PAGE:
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UCLA

"Uncle Welton" in Westwood

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By Mary Daily

Published Jul 1, 2015 8:00 AM


The legendary architect who defined much of the look of mid-20th century Los Angeles carved his vision into the UCLA campus, too.

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A rendering of the original design for Pauley Pavilion. Courtesy of Welton Becket and Associates

The Cinerama Dome, Beverly Hilton, Dorothy Chandler Pavilion, Pan-Pacific Auditorium, Santa Monica Civic Auditorium and Theme Building at LAX, plus Century City, Cedars-Sinai and Capitol Records: All are Los Angeles icons, designed by the architectural firm of Welton Becket. In fact, Becket — whose firm eventually became one of the world’s largest — is credited with defining the very look of mid-20th-century L.A. And his vision extended to UCLA: Welton Becket and Associates designed Pauley Pavilion, Ackerman Student Union, Schoenberg Hall and the Center for the Health Sciences. In fact, the firm designed or supervised the design of close to 40 campus buildings in all, including residence halls and parking structures. Becket was also responsible for the look of UCLA neighbors Bullocks Westwood and the Federal Building.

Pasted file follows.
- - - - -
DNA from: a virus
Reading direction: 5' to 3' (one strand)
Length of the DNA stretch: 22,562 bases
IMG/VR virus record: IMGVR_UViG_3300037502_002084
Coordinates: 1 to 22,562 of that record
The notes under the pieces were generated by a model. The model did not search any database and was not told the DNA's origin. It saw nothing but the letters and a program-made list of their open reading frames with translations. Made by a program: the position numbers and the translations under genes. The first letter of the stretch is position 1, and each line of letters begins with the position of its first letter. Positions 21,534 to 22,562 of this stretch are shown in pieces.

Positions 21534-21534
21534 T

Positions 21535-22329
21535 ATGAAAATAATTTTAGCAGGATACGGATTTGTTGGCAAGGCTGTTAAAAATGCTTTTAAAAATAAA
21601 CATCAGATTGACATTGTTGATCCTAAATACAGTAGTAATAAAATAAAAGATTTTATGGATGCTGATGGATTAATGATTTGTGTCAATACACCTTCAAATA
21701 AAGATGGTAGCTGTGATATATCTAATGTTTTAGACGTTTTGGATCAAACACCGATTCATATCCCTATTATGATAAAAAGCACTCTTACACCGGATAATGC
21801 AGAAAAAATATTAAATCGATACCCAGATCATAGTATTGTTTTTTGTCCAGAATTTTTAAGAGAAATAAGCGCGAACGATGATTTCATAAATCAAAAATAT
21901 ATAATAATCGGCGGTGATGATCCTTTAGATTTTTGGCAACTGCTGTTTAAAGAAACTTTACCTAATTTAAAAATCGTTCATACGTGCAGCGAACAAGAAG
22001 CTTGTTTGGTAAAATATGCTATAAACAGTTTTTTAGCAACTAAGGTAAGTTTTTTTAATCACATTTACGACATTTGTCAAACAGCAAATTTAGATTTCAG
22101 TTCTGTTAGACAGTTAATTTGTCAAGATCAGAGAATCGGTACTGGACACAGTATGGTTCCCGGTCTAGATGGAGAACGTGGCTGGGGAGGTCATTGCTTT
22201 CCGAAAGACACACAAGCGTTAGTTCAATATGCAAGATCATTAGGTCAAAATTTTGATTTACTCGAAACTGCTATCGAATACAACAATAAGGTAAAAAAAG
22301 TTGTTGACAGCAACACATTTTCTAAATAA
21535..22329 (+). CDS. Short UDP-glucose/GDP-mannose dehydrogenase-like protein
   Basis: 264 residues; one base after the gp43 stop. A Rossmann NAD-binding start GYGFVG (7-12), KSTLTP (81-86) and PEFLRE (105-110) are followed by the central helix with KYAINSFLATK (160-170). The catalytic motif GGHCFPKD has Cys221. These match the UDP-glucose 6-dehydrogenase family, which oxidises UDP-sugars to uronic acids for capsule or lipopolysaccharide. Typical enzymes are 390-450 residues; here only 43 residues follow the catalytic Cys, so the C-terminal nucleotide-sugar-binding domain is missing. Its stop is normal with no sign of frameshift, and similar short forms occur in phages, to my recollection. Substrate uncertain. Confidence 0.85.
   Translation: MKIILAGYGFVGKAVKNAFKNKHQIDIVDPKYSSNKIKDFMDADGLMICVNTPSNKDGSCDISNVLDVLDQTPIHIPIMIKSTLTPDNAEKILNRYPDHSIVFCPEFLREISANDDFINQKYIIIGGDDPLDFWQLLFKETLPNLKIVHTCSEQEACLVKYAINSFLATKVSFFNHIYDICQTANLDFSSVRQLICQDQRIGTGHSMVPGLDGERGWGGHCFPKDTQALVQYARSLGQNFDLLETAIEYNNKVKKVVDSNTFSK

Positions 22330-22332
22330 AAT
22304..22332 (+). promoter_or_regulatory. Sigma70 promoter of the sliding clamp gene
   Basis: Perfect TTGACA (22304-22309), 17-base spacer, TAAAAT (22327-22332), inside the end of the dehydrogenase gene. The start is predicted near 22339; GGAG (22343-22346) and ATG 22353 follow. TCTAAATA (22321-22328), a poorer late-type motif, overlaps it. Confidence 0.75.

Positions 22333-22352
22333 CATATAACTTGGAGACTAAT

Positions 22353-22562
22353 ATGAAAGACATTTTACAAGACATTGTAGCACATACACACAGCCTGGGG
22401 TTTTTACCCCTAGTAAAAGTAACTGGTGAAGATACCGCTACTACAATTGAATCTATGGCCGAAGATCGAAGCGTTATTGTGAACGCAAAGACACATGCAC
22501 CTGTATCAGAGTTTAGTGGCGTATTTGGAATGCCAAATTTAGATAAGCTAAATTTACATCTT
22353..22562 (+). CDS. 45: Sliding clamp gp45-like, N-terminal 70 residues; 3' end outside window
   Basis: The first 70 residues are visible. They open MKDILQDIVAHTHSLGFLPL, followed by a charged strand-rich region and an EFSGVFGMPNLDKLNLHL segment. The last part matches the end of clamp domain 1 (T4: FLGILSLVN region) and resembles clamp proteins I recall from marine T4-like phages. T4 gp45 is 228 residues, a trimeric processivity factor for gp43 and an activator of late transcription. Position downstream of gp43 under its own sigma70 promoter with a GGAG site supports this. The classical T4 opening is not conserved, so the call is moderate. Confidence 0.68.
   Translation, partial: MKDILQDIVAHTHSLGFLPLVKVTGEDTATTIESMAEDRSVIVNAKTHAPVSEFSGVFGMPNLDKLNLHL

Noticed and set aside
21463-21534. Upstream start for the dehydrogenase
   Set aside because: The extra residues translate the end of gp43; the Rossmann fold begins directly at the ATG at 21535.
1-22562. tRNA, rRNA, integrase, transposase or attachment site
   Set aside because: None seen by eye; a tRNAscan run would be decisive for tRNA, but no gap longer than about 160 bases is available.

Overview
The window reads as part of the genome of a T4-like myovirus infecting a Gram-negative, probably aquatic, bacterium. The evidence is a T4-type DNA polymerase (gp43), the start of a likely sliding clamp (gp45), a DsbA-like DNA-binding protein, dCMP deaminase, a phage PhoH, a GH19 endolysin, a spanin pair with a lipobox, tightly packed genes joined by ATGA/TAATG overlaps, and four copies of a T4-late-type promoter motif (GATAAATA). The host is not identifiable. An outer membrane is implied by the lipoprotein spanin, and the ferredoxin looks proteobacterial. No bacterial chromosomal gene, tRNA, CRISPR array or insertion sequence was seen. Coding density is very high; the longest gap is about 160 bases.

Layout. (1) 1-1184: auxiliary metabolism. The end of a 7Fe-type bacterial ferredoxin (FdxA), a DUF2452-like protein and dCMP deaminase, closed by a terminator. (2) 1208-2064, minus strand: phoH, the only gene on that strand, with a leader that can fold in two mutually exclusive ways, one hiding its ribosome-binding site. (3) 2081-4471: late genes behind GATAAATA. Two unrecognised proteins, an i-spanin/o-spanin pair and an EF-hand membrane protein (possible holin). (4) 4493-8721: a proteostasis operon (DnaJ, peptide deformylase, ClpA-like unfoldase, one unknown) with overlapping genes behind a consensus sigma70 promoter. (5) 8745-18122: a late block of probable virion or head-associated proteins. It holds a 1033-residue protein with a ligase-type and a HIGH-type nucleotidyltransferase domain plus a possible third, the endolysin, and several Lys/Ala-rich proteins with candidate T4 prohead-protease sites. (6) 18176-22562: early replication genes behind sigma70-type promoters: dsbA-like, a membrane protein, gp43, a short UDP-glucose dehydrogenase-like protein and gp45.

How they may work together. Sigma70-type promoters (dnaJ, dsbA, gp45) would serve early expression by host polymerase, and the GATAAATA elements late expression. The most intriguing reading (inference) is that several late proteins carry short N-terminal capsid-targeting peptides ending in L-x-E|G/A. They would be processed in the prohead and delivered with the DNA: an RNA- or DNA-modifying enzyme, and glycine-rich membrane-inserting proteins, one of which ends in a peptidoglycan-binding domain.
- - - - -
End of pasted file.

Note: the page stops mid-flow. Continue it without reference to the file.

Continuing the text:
A native of Seattle, Becket came to Los Angeles in 1933 and quickly gained notoriety when he and his partners designed the Streamline Moderne Pan-Pacific Auditorium. Much of the building, in L.A.’s Fairfax District, was destroyed by fire in 1989. On the heels of that award-winning work came residential commissions for such luminaries as James Cagney, Robert Montgomery and President Dwight D. Eisenhower.

Meanwhile, amid the unprecedented affluence following World War II, the California State Legislature had dedicated a portion of accumulated wartime taxes to construction, much of it for the development of the UC system. According to the Los Angeles Times, UCLA received “the largest single amount earmarked for any one campus in the history of American education.” In 1947, with this abundance of resources in hand, the UC Regents chose Becket’s firm to be the master planners of the UCLA campus, with Becket himself serving as supervising architect. At the same time, university officials had the arroyo that divided the campus filled in, making another 24 centralized acres available for building.

Becket’s charge from the regents was to develop a contemporary style. The logic was that minimalistic steel and brick buildings could be constructed more quickly and at a lower cost than buildings in the original style. So the man who would become known as “L.A.’s invisible builder” drew up a master plan and went to work, weaving Modernism into the Romanesque campus symbolized by stately Powell Library and Royce Hall.

“We had to get away from Romanesque,” Becket said, because the ornamental facades of UCLA’s early structures were too expensive and “the towers and cupolas . . . very inefficient and space-wasting.” He did continue to use the same basic building materials, but “in a completely modern way.”